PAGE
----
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I tried to picture the box more clearly. One inviolable image that came to mind was the locked door in the Department of Mysteries, the one I associate with Snape, the one that melts the magical knife that Sirius gave Harry. But that was about love and this is about ideas; not the same. I looked up carved wooden boxes for sale and discovered the phenomenon of treasure chests with some sort of octopus decoration. Normally, I would bond with octopuses, but they’re the opposite of what I need here, those wily escape artists who cannot be contained.

Ah. I’ve got it. I have a plush toy lobster who is majestically secure in his armor, an enlightened being. I bought him for myself on my eighteenth birthday. He can sit calmly atop my box for me and none will be able to pass him.

I don’t know yet what box I will use. It might be something I already have. I will have to tidy my space and look through my things. Xandra has some inspiring KonMari videos on her site. I’ll know it when I find the right box. It doesn’t have to be right away. It’s a mini adventure and can take a little time.

Xandra left, but I continued to get new ideas from the adventure mapping. I thought about containing my Cursed Child thoughts within a chapter of reasonable length. I would start by drafting my Cursed Child general reading first, then move to a close-up on Snape…

Oh. Wait. I could do two chapters. I don’t have to stop with a Chapter 9 if I have more to say.

The meaning of Snape changed in 2016, the year my first edition was published.

Alan Rickman died that year. Cursed Child debuted onstage and in print. Hate groups rose to greater prominence in the U.S. and Europe, groups similar to the one that Snape joined as a young man and later gave his life to dismantle. At his trial in 2019, Trump’s personal lawyer, Michael Cohen, explained his loyalty to Trump in terms that resembled why teen Snape would have been drawn to Voldemort: “Being around Mr. Trump was intoxicating. When you were in his presence, you felt like you were involved in something greater than yourself — that you were somehow changing the world.” In the current political climate, people who have renounced hatred and use their insider knowledge to bring hate groups down, as the Snape character did in fiction, are more vital than ever.

Ah-ha. This would be a good topic for a talk, and writing that talk could help narrow down what I want to include in the book.

So I can do one chapter on Severus Snape and the Cursed Child and another on the posthumous Snape. Like an Epilogue, if you will.

Thank you to Xandra for identifying my true obstacle and mapping out this adventure for me.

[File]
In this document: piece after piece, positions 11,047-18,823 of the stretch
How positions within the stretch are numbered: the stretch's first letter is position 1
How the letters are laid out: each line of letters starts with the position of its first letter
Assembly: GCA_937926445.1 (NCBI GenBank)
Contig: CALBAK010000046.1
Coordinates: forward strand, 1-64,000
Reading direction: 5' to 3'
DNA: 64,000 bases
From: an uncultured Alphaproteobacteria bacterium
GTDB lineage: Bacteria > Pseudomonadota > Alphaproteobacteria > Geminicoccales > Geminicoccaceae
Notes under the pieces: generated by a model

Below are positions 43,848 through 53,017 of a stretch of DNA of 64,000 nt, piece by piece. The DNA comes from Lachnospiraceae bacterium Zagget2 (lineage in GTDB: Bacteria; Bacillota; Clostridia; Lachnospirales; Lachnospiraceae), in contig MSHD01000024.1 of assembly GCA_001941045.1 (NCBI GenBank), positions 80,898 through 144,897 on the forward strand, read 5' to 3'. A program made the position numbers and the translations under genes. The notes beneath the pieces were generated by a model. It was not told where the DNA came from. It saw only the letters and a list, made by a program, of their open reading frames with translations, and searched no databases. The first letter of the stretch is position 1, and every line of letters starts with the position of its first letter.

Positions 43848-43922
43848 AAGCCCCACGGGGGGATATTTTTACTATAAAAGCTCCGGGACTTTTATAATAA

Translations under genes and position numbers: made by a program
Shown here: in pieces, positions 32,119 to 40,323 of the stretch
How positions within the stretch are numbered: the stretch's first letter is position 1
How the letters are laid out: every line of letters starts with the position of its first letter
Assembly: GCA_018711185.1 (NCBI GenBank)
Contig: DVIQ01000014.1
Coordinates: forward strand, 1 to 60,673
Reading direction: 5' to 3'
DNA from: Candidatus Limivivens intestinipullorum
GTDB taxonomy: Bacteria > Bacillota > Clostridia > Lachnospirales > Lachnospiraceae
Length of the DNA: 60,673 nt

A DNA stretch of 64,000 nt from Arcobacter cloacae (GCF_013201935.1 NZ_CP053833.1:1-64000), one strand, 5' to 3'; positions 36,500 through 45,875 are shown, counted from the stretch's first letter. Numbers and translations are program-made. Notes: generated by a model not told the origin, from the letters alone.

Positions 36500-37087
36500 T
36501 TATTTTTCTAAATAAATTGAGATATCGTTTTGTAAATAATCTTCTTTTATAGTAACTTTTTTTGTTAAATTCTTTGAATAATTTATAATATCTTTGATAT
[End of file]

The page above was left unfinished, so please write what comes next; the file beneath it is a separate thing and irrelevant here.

Want your own mini adventure mapping?  Xandra Robinson-Burns offers them online through Floo powder or Skype.  Email xandra (at) to set one up.

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Granger Leadership Academy 2019: Hogwarts House comments

Hello, alums of Granger Leadership Academy 2019!  Thank you to those who were part of our discussion on March 23, “The Functional, Thriving Activist.”  A few people have asked about the descriptions of ourselves, by House, that some fellow volunteers and I came up with when we were figuring out effective ways to work together.  Here are the notes I was using.

Hogwarts Houses:  Manage Your Volunteer Group Through the Magic of Sorting

I’m part of a volunteer group that has used our Hogwarts House affiliations to help us figure out good ways to work together while recognizing each other’s strengths and personalities.  We got the idea to do this after an incident when our group was mocked publicly by people doing similar work.  We had to discuss whether to respond and how.  This is the kind of thing I recall us saying, greatly paraphrased.  Can you guess the Hogwarts House of each speaker?

  • “I know I shouldn’t do this, but I really want to start an anonymous account and point out all the stuff theydo wrong.  I used to like them, but now I want to beat them.  Our next project will be so good, it’ll be their worst nightmare.  I don’t care how long it takes, I won’t rest until it’s perfect.”
  • “This makes me so angry.  I want to call them out on it.  Who cares if it burns bridges?  Anyone who’d side with them, I don’t want on my side anyway.  They’re being such jerks.”
  • “Honestly, I think we should take the high road.  I hate confrontation.  My stomach is in knots.”
  • “I strongly recommend a P.R. tactic of making no acknowledgment.  If we argue, people won’t care who was right or wrong; they’ll dislike us both.  We’ll just go on letting our work speak for itself.”

After several discussions where we were amused to find how predictable all of our responses were, some of us began to use our House affiliations as shorthand.  Others in our group had not Sorted themselves before and asked us to help them figure it out.  There were two reasons they wanted to do this as a group discussion rather than, say, taking the Sorting quiz on Pottermore:  It was a fun way for us to get to know each other, and online Sorting quizzes have a fundamental shortcoming.  You can answer a bunch of questions and get a result that still doesn’t feel like you.  But the Sorting Hat of the stories looks into your head, sees you, and then engages you in a dialogue about yourself and what you find important.  You have both the experience of recognition and the element of choice, of self-identification, which is a combination that makes the Sorting powerful magic.  Talking about ourselves with fellow volunteers, hearing what they thought our House should be, and why, and then identifying ourselves — that process comes closer to being Sorted by the hat.

In the climactic battle of Harry Potter and the Chamber of Secrets, there’s a moment when Harry thinks “help me,” and then Fawkes the phoenix appears with the Sorting Hat.  Harry jams the hat on his head and the Sword of Gryffindor clunks out of it.  Later, Dumbledore tells him that only a true Gryffindor could have pulled the sword out of the hat.  I’ve suggested to people that when Harry thinks “help me,” the Sorting Hat is a way of saying, “Help is coming…but who are you? What kind of help would work for you?”  Pulling the sword out of the hat doesn’t mean that Harry has proven himself worthy or that being a Gryffindor is better than anything else.  It means that the Sorting Hat is something that can help you look inside yourself and know what it would take for you to get your brain un-jammed.